Working Papers

Abstract: We study the spatial expansion of banks in response to banking deregulation in the 1980s and 90s. During this period, large banks expanded rapidly, mostly by adding new branches in new locations, while many small banks exited. We document that large banks sorted into the densest markets, but that sorting weakened over time as large banks expanded to more marginal markets in search of locations with a relative abundance of retail deposits. This allowed large banks to reduce their dependence on expensive wholesale funding and grow further. To rationalize these patterns we propose a theory of multi-branch banks that sort into heterogeneous locations. Our theory yields two forms of sorting. First, span-of-control sorting incentivizes top firms to select the largest markets and smaller banks the more marginal ones. Second, mismatch sorting incentivizes banks to locate in more marginal locations, where deposits are abundant relative to loan demand, to better align their deposits and loans and minimize wholesale funding. Together, these two forms of sorting account well for the sorting patterns we document in the data.

Journal Publications

Abstract: We study the number, size, and location of a firm’s plants. The firm’s decision balances the benefit of delivering goods and services to customers using multiple plants with the cost of setting up and managing these plants, and the potential for cannibalization that arises as their number increases. Modeling the decisions of heterogeneous firms in an economy with a vast number of widely distinct locations is complex because it involves a large combinatorial problem. Using insights from discrete geometry, we study a tractable limit case of this problem in which these forces operate at a local level. Our analysis delivers predictions on sorting across space for industries with many plants per firm. Compared with less productive firms, productive firms place more plants in dense high-rent locations and place fewer plants in markets with low density and low rents. Controlling for the number of plants, productive firms also operate larger plants than those operated by less productive firms. We present evidence consistent with these and several other predictions using U.S. establishment-level data.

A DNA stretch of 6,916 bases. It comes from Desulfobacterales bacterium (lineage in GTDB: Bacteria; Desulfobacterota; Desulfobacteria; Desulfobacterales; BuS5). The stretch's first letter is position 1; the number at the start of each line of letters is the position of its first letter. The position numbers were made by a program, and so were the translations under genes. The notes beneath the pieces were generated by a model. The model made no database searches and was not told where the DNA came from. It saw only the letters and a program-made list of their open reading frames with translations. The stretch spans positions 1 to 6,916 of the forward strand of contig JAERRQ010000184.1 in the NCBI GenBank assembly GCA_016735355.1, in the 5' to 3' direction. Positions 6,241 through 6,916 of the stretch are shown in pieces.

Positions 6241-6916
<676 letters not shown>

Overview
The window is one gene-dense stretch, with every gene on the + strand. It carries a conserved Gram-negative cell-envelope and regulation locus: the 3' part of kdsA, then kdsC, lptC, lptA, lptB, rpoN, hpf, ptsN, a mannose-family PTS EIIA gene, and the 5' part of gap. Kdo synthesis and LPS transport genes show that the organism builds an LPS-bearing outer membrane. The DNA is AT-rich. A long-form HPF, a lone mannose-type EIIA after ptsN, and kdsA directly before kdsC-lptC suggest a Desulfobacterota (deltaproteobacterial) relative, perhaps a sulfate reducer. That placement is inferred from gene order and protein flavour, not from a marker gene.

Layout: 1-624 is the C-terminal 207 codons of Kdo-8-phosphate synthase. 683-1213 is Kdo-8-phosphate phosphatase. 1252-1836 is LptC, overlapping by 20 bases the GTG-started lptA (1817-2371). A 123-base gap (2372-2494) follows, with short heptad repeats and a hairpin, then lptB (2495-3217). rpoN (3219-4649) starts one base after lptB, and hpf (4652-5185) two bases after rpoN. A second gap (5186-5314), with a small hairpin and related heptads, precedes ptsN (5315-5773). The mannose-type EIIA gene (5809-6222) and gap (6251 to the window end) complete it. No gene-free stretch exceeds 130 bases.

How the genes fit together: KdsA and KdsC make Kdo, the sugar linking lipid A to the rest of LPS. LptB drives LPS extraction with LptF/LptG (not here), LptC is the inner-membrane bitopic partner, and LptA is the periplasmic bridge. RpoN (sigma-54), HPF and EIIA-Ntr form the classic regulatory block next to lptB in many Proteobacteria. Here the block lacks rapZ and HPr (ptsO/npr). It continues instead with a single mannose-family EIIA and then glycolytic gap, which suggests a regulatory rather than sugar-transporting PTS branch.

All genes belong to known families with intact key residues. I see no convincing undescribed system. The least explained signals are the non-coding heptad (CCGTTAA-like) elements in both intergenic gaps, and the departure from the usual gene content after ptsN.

Replication Files

Abstract: US firms in service industries increasingly operate in more local markets. Employment, sales, and spending on fixed costs have increased rapidly in these industries. These changes have favored top firms, leading to increasing national concentration. Top firms in service industries have grown by expanding into new local markets, predominantly small and mid-sized US cities. Market concentration at the local level has decreased in all US cities, particularly in cities that were initially small. These facts are consistent with the availability of new fixed-cost-intensive technologies that yield lower marginal costs in service sectors. The entry of top service firms into new local markets has led to substantial unmeasured productivity growth, particularly in small markets.

Replication Files